You can see this here: https://www.gofundme.com/rcp-poll-challenge

Links

  • RCP to poll its members: https://www.rcplondon.ac.uk/news/rcp- poll-its-members-assisted-dying
  • Survey closed at 5pm on 1 March: https://www.rcplondon.ac.uk/news/rcp-poll-its-members- assisted-dying
  • Times covered the row that’s erupted thanks to the poll: https://www.thetimes.co.uk/article/bitter-split-on-assisted- dying-hits-royal-college-of-physicians-vlj38b63w
  • 1,500 doctors back campaign against ‘tacit support’ plan: https://www.express.co.uk/news/uk/1085158/assisted-dying- doctors-plea-campaign-health-debate-for-against-uk-dignitas
  • Judicial Review Crowdfunder: https://www.gofundme.com/rcp-poll- challenge The Doctors
  • Dr Dermot Kearney MRCP, Consultant Cardiologist, Gateshead
  • Dr Kathy Myers FRCP, Retired Consultant in Palliative Medicine, London
  • Dr David Randall MRCP, Registrar in Renal Medicine, London

Assisted dying: Doctors’ group adopts neutral position

BBC News

Hospital doctors have dropped their 13-year opposition to the concept of helping terminally ill patients die.

Following a poll of its members, the Royal College of Physicians has now adopted a neutral stance on the issue of assisted dying.

Some groups have spoken out against the change, saying a respected medical body’s reputation has been damaged. Others called the decision “absurd”. . . [Full text]

Controversy dogs ‘assisted dying’ poll of UK doctors

BioEdge

Michael Cook

A controversial poll by the Royal College of Physicians, in the UK, is expected to result in a change in its position on “assisted dying”. Polling ends on March 1 and the result will be announced later in the month.

If the email poll fails to reach a supermajority of 60% who oppose a change from the status quo of opposition, the official position of the College will change to neutrality.

On the face of it, the procedure for the poll is bizarre. If 59% of the RCP’s 35,000 members support opposition to “assisted dying”, which in any democratic election would be an overwhelming victory with a margin of 18 percent, they still lose.

In fact, a former chair of the RCP’s ethics committee has threatened legal action. Dr John Saunders described the vote as a “sham poll with a rigged outcome”. In a letter to The Guardian he contended that the RCP would change its position to neutral even if the result were the same as a 2014 poll, when 57.5% of the doctors who voted did not “support a change in the law to permit assisted suicide by the terminally ill”.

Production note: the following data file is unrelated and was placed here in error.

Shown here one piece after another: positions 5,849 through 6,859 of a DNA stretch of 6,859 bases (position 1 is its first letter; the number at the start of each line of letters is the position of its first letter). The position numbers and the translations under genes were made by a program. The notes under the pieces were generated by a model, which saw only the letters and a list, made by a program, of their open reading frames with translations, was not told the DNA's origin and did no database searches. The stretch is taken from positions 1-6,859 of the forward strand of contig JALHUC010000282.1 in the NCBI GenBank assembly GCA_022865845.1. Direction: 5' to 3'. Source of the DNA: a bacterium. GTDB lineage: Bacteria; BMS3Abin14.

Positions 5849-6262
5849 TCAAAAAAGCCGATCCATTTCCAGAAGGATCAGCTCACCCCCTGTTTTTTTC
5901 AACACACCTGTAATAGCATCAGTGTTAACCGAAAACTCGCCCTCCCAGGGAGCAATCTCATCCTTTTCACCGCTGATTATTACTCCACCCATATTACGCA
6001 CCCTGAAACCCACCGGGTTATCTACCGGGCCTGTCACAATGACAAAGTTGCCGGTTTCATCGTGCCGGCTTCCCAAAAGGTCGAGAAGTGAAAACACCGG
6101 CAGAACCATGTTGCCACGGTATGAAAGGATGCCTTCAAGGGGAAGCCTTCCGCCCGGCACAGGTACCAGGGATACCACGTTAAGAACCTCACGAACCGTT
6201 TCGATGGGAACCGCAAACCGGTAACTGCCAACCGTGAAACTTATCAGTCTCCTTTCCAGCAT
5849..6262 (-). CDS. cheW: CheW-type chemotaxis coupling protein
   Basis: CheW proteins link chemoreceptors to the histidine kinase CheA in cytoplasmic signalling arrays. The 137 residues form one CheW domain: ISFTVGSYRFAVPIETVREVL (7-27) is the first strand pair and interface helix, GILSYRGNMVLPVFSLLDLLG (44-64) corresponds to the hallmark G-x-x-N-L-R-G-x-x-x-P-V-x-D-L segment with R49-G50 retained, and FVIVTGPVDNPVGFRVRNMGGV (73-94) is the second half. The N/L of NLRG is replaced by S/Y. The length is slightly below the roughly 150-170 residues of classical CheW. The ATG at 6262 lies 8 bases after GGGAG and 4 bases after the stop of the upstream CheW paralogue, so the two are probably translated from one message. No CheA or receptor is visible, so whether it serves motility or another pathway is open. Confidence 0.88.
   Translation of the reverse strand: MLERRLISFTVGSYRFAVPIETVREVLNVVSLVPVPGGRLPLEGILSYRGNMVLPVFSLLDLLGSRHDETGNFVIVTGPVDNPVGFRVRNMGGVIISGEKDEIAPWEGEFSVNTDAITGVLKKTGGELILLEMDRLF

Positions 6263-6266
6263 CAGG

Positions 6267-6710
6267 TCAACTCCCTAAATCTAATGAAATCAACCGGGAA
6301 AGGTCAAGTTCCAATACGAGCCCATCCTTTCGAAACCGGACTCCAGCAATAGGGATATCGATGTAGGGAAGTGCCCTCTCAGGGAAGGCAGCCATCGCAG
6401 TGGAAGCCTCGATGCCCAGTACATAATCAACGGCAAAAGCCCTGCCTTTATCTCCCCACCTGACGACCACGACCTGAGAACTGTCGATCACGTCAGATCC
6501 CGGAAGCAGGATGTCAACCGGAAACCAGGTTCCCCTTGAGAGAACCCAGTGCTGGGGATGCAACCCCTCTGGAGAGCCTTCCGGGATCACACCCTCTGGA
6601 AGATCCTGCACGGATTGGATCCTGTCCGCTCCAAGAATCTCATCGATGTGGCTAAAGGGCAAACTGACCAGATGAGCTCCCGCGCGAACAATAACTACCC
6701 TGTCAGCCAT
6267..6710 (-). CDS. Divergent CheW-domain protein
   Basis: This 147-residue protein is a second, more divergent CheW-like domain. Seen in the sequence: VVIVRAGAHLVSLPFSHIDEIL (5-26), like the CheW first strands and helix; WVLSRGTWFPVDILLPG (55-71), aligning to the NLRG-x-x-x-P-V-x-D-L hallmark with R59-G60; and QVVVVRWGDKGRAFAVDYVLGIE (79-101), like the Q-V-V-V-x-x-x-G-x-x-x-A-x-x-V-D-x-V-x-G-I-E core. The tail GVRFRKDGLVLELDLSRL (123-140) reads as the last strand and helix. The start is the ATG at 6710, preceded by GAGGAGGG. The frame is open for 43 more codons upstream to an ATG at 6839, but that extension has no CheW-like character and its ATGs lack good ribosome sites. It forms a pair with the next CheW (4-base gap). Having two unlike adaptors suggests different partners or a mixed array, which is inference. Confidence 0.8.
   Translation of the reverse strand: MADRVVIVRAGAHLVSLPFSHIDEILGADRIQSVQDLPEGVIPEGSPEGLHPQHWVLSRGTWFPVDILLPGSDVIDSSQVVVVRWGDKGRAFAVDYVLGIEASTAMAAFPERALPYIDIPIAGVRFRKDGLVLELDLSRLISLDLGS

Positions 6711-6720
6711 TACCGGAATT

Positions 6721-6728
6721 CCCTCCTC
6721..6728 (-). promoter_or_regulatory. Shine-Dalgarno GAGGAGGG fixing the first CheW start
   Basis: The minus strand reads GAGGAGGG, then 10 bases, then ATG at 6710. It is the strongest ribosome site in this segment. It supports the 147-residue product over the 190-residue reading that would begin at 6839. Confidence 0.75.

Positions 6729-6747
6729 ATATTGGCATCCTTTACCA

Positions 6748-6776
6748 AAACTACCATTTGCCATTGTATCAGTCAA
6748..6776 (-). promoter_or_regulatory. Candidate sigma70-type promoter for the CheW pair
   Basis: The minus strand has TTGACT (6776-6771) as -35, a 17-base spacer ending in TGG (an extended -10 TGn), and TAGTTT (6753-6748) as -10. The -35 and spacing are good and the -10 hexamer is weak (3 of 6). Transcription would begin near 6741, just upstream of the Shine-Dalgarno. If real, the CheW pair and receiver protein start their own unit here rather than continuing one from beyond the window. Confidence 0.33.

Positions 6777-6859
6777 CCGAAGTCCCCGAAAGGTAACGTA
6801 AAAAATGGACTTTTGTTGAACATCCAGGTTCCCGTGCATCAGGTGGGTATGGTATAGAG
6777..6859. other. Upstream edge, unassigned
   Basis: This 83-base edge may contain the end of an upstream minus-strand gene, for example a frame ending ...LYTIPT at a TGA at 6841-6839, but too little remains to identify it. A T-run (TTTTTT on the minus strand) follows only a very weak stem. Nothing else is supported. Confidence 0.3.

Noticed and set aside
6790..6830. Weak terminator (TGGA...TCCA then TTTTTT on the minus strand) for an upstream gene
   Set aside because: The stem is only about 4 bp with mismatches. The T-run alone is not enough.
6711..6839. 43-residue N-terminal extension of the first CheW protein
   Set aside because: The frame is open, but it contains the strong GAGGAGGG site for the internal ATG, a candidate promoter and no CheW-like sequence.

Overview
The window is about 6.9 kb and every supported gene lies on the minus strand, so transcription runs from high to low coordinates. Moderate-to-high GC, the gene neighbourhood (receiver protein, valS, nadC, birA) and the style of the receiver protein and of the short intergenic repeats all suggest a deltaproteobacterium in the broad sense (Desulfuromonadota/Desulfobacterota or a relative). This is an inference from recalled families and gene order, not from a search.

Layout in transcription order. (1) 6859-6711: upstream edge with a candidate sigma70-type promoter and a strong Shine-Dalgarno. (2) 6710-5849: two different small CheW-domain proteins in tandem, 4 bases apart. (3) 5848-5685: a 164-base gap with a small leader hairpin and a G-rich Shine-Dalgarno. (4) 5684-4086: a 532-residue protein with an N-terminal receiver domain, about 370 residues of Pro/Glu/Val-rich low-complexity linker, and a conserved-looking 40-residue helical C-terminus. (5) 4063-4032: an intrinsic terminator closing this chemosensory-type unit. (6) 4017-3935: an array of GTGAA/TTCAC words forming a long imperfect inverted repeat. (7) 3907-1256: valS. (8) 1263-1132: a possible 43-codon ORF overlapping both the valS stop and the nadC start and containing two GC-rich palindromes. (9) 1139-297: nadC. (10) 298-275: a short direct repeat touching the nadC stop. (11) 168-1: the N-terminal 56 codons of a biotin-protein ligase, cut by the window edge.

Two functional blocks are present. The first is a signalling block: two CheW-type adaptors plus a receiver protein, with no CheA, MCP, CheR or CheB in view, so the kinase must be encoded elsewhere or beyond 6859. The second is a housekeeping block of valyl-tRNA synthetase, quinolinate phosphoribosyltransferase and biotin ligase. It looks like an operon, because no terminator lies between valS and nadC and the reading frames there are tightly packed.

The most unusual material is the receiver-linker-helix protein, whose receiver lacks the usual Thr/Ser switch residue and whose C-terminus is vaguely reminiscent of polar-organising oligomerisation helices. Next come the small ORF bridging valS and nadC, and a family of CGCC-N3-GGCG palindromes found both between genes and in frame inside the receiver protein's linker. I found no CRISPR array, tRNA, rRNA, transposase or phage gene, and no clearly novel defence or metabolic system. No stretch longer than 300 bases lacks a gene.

Another group of doctors wrote a letter to The Times in which they accused a cabal of hijacking the RCP. “We are worried that this move represents a deliberate attempt by a minority on the RCP council to drop the college’s opposition to assisted suicide even if the majority of the membership vote to maintain it.”

The RCP President, Dr Andrew Goddard, insists that the poll is both fair and necessary. “It is important that the RCP represents fairly the views of its full membership. We will go ahead with the survey as planned.”

He is quite aware of the impact that a change would have upon public opinion. “The RCP is frequently asked for its stance on this high profile issue, which may be cited in legal cases and parliamentary debate, so it is essential that we base this on an up-to-date understanding of our members’ and fellows’ views.”

Although some reports assumed that “assisted dying” means “assisted suicide”, the RCP’s definition seems to encompass euthanasia as well: “The supply by a doctor of a lethal dose of drugs to a patient who is terminally ill, meets certain criteria that will be defined by law, and requests those drugs in order that they might be used by the person concerned to end their life.” In Oregon, where only assisted suicide is legal, “a physician prescribes a lethal dose of medication to a patient, but the patient – not the doctor – administers the medication.”


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Assisted dying: 1,500 doctors back campaign against ‘tacit support’ plan

Express

David Maddox

MORE than 1,000 doctors have signed a letter opposing alleged attempts by the Royal College of Physicians to become “neutral” on assisted dying.

The college is locked in a row with members over its position.

Although a poll in 2014 found 58 percent did not support it, the college says unless it has a 60 per cent majority for or against, it will adopt a neutral view. It is conducting a new poll but with a three-way question, which opponents say makes the majority harder to obtain. . .[Full text]